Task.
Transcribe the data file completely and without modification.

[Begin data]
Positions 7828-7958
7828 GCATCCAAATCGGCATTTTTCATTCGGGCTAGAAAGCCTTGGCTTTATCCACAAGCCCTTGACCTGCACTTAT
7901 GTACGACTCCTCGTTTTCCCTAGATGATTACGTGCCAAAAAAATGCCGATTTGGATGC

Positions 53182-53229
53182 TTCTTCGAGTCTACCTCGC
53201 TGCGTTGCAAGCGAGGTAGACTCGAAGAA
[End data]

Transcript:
Positions 7828-7958
7828 GCATCCAAATCGGCATTTTTCATTCGGGCTAGAAAGCCTTGGCTTTATCCACAAGCCCTTGACCTGCACTTAT
7901 GTACGACTCCTCGTTTTCCCTAGATGATTACGTGCCAAAAAAATGCCGATTTGGATGC

Positions 53182-53229
53182 TTCTTCGAGTCTACCTCGC
53201 TGCGTTGCAAGCGAGGTAGACTCGAAGAA